Scheduling sufficient time for self-care, whether it be to engage in personal hobbies such as art, music, or cinema, practicing yoga, meditation, or even turning one’s phone off and watching one’s favorite show for a while in the evenings, are all valid necessities for daily life. Having dedicated time for self-care can prevent stresses from becoming trapped in the back of one’s mind, festering until needing to express themselves in less directed or ill-informed ways. 

Keep Connected With Supports

Supports are crucial players throughout recovery. Making daily efforts to talk to supports and keep an open dialogue moving can greatly aid an individual in preventing relapse. Having a ready dialogue and trusted people to reach out to at any time of day can allow an individual to talk through urges before acting on them, providing essential time and perspective that can help an individual regain their priorities instead of acting on an impulse. Keeping dialogues open and moving each day, such as ensuring one is sending daily text updates, can scaffold the practice of reaching out and communicating when needed, all while refining the most effective communication strategies. Even simple good morning texts, emails about one’s workday, or pictures of one’s pet can all keep a person connected with supports for when more heavy topics need to be discussed in turn.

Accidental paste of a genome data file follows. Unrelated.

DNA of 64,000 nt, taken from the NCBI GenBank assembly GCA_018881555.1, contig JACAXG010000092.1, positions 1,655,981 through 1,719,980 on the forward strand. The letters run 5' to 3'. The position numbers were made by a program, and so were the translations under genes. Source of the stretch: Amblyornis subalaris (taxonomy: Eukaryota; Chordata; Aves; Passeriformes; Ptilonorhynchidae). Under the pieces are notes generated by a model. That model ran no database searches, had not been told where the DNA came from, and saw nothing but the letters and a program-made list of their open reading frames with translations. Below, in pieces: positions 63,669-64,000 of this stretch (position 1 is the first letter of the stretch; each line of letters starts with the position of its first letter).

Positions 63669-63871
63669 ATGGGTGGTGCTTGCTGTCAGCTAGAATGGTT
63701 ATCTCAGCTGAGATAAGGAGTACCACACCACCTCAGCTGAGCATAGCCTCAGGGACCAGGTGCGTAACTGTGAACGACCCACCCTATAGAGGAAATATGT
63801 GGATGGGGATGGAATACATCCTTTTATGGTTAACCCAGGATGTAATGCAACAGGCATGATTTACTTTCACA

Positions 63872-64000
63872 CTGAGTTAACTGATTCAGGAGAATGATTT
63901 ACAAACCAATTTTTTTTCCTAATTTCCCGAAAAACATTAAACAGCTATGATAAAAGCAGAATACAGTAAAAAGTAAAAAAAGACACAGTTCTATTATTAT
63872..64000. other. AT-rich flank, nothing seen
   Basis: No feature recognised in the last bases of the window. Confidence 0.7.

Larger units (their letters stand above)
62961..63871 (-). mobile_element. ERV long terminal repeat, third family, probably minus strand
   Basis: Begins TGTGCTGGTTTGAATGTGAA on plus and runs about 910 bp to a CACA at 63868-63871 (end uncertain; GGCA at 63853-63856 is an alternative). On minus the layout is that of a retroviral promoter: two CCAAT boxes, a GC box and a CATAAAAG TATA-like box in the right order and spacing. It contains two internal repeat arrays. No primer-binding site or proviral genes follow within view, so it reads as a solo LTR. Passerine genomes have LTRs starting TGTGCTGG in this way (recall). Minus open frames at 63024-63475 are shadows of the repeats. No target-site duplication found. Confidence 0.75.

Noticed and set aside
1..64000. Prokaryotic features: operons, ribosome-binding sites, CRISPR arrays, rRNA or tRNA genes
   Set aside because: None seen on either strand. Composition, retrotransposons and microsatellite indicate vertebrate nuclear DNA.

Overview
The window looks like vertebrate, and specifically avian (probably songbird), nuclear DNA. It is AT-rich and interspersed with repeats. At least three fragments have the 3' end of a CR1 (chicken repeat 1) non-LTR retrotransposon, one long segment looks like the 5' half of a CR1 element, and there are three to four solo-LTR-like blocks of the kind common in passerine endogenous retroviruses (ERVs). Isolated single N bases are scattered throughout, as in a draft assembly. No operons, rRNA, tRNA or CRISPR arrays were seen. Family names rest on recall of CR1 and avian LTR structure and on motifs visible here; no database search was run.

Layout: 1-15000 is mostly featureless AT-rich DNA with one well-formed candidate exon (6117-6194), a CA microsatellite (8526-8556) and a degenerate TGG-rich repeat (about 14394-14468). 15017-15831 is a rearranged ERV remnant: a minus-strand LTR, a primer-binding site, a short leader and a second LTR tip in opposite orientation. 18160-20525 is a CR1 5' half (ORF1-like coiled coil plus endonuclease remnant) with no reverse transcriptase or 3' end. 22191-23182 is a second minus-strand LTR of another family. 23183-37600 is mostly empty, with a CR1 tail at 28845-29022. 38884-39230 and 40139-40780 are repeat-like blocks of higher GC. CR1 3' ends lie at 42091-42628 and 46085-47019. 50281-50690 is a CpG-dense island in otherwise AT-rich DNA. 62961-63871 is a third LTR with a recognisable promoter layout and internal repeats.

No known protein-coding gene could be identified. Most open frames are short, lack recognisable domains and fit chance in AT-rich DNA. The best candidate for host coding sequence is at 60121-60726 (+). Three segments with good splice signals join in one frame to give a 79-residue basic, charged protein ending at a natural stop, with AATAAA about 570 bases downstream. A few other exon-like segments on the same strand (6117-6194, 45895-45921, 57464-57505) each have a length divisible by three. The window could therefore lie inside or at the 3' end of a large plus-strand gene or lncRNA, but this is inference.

Outpatient and Continuing Care

Graduating from a detox or residential program does not mean one’s journey with recovery has concluded. Addiction is a tireless disease that will continue to impact an individual for years to come, and maintaining attendance in outpatient care is essential. Having professionals available can continue to refine one’s coping strategies in ways pertinent to their lives and provide a safety net in case relapse does come to fruition. However, relapse does not mean that one is somehow beyond recovery or a sober future. Keeping connected with informed professionals can help each person return to their sober life and effectively analyze and prepare for any future hurdles to come. 

Relapse is an intense and difficult experience, and avoiding relapse is a tireless task. At Renassaince Ranch, we understand the difficulty of coping with stresses, urges, and relapse on a constant basis, as well as the importance of maintaining your sobriety. Our personalized approach to each unique situation allows us to customize your time with us. This enables us to meet you at any stage in your recovery process. Whether you are just beginning your journey to sobriety in our detox program or are looking to continue building on your relapse-prevention strategies as an alumnus, we are prepared to help you. Our family program also allows for families to learn and heal together, creating a powerful support network and connections to aid in relapse prevention. Furthermore, our online resources ensure that there is always a way to connect when you need it most. For more information on how we can help, call us today at (801) 308-8898.